Hostas are easy to grow, shade-tolerant, hardy herbaceous perennials. They are grown mainly for the ornamental effect of their foliage, which is diverse in size, shape, texture and coloration. Hostas have become the number one selling perennial according to both the Perennial Plant Association and the American Nurseryman magazine. A large number of different varieties, ease of cultivation - including low maintenance, many uses and values with other plants in the landscape, and wide availability in garden centers and nurseries contribute to their popularity. As a general rule, if other plants can grow in the soil, hostas are sturdy enough to grow there, too. The ideal soil is one that is enriched, moist but well drained, and slightly lower than neutral pH, that is, just on the acidic side. Hostas benefit from large additions of organic matter, such as garden compost, leaf mold, well rotted manure, composted pine bark and peat moss in the planting hole, especially if the soil is heavy clay or light and sandy.
Planting. To plant a hosta, dig a hole about 9-12” deep; the depth depends upon the size of the hosta. The width also depends on the size of the hosta being planted. Hosta roots generally spread out horizontally, so be generous with the width of the hole. Add soil with up to 50% organic matter (peat moss, leaf mold, compost, etc.) to the hole to plant the hosta properly, tamping it firmly to help prevent air pockets and settlement later. Plant the hosta so the area where the leaves and roots meet is level with the soil. Add and gently firm the soil, but do not pack the soil around the plant. Water well.
Watering. Although hostas have been known to tolerate severe drought conditions, they prefer an abundant amount of water throughout the growing season. About one inch of water per week is recommended, whether from rains, hand watering, or an irrigation system. It is best to water early in the morning so the leaves will dry out, thus discouraging disease and insects. Hostas have a very high transpiration rate due to their large amount of foliage. Too little water can cause mild burning of the leaf tips. The leaf tissue farthest from the roots becomes stressed from low water availability. This condition is increased if a large amount of fertilizer is present. Short-term water stress will cause some hosta to show drooping leaves, but because hosta leaves are so resilient, they may not show any long-term symptoms. If the drought is severe, the hosta may go "drought dormant" and stop growing. Following application of large volumes of water, the plant usually will start growing again. Winter damage can occur if new growth begins too late in the fall and does not get a chance to go properly dormant for winter. The best program is to make sure your hostas have plenty of water all season long.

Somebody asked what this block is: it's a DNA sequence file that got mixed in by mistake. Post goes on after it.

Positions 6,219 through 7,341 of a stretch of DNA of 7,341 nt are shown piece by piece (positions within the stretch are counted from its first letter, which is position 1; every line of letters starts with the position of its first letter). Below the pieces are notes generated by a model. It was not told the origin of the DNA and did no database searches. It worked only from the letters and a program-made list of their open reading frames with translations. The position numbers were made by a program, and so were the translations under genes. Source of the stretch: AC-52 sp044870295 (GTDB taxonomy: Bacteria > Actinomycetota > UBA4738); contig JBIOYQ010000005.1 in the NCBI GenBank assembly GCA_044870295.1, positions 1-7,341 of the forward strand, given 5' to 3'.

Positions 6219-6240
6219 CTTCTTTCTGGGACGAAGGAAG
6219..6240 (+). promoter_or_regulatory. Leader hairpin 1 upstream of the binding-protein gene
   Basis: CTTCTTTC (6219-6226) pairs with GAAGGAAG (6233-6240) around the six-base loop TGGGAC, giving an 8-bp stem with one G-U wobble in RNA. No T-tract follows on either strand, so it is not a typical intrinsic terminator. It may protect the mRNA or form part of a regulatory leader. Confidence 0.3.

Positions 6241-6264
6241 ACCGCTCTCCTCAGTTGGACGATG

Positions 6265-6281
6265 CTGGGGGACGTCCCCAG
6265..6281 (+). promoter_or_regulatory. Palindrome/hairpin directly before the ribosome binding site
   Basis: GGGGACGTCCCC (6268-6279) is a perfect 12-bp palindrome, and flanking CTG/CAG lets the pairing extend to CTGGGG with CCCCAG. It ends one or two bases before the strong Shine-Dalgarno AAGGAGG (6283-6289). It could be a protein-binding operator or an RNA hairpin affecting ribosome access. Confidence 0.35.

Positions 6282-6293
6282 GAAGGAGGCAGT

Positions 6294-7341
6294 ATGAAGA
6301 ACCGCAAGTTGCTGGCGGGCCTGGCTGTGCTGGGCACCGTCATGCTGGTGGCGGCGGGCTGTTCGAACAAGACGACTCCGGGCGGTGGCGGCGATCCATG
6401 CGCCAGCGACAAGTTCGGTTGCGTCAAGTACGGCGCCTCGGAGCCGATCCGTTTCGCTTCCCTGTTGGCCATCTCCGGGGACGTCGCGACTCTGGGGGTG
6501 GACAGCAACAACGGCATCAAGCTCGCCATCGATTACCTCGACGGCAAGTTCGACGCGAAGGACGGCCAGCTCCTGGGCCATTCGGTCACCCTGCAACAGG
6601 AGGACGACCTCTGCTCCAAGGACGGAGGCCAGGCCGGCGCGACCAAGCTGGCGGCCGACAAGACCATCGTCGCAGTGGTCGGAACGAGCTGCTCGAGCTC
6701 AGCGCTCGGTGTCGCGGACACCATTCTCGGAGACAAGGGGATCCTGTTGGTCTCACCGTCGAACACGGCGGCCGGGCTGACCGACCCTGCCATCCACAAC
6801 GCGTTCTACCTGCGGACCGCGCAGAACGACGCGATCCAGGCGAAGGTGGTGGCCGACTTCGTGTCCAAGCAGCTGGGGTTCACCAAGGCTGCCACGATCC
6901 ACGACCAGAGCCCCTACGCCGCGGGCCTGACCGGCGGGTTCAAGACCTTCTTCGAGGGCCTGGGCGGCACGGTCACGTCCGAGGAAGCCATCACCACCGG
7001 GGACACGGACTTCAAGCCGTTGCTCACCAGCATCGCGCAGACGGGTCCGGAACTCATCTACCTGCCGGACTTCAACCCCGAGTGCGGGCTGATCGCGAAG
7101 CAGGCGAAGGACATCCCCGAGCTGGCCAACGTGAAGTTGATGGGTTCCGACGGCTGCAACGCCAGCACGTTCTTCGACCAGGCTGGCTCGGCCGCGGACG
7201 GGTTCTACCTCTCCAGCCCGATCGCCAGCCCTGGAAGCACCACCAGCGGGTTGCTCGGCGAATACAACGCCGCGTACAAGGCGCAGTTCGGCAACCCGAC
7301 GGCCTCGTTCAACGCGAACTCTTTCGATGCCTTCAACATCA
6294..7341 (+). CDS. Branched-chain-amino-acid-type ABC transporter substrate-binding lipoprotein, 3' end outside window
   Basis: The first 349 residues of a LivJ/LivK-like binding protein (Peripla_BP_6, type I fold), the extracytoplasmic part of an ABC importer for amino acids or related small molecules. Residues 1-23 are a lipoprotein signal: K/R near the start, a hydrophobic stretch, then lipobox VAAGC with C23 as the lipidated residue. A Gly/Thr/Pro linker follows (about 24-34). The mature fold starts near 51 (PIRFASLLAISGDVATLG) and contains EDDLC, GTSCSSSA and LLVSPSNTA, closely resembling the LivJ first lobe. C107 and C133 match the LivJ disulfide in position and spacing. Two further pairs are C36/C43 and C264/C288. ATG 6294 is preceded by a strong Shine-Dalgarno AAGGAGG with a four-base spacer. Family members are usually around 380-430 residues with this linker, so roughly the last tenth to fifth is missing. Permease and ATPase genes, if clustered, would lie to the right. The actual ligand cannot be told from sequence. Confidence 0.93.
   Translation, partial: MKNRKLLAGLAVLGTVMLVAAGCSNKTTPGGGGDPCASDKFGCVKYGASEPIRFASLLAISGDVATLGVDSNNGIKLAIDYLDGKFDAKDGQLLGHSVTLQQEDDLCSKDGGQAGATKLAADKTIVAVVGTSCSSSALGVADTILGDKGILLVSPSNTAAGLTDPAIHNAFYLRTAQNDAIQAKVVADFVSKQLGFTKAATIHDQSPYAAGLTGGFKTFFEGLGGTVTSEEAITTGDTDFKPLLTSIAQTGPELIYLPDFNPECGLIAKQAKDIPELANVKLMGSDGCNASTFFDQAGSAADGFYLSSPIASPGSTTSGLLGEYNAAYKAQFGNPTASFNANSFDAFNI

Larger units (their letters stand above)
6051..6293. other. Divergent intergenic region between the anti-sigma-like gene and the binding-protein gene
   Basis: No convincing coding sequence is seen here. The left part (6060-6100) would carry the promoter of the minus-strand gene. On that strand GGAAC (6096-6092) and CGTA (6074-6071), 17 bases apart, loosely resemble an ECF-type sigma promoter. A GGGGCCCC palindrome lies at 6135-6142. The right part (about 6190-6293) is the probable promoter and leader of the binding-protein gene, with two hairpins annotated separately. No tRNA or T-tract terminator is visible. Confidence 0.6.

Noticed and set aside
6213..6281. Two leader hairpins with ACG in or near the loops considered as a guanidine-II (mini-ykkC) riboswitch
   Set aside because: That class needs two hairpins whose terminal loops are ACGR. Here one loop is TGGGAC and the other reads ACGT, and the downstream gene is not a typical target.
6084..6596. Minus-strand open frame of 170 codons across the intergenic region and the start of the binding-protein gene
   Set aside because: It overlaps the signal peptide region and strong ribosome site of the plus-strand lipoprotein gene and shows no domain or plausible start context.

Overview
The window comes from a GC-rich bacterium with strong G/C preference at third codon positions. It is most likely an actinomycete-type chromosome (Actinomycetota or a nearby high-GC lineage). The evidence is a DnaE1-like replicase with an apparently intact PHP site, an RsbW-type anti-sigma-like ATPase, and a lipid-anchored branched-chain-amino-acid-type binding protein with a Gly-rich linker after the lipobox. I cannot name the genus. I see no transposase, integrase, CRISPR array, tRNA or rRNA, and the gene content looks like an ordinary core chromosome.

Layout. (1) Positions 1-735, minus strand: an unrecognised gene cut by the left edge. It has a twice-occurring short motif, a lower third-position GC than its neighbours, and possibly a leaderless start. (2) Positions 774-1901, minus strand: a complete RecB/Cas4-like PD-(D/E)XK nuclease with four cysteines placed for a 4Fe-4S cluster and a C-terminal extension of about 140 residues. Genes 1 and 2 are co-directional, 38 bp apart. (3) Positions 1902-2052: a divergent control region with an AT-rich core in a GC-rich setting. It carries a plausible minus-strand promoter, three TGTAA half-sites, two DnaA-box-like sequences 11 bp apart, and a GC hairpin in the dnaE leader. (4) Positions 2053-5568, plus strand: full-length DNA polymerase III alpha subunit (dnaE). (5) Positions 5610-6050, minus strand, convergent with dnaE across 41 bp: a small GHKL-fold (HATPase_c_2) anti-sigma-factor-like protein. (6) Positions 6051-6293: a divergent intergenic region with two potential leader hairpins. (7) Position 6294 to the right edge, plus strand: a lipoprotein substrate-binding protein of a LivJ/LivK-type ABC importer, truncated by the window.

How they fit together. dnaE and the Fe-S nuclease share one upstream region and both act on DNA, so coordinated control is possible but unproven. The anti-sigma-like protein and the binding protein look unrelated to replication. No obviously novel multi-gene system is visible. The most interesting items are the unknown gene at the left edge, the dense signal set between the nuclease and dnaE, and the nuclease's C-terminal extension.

Fertilizing. Hostas respond well to fertilizing. Regardless of the fertilizer type or method of application, most hosta growers apply a balanced ratio of nitrogen, phosphate, and potash such as 10-10-10 in the spring. Either chemical or organic fertilizers can be used depending on personal choice. In highly enriched soils, an annual application of leaf mold or garden compost in autumn is sufficient.
Mulch. Mulches have three major advantages for the hosta garden. They help by reducing evaporative water loss from the soil, they assist in weed control, and have decorative merit as an attractive background for the plants. Regardless of the type mulch chosen, do not mulch heavily. 1 to 1 1/2 inches is sufficient. Most important, do not pile the mulch up against the divisions (shoots) as this can invite insects such as slugs. It is best to keep the mulch two to three inches from the petioles (footstock of the leaf).
Containers. Most hostas will do well in containers. There should be no more than 2" to 3" of space between the outside wall of the pot and outer-most roots of the plant. Plastic pots are better at retaining moisture. Good advice is to place a small square of fiberglass screening over the drainage holes to keep pests from entering and soil from falling out. Use a high quality potting soil to promote good drainage, moisture retention and resist compaction. Hostas in containers require more frequent watering than those grown directly in the ground.
To learn more about growing hostas in your garden, please plan to attend our Wichita Hosta Society meetings on the third Tuesday night of the month, location for that month will be listed on our Calendar of Events tab. Thank you.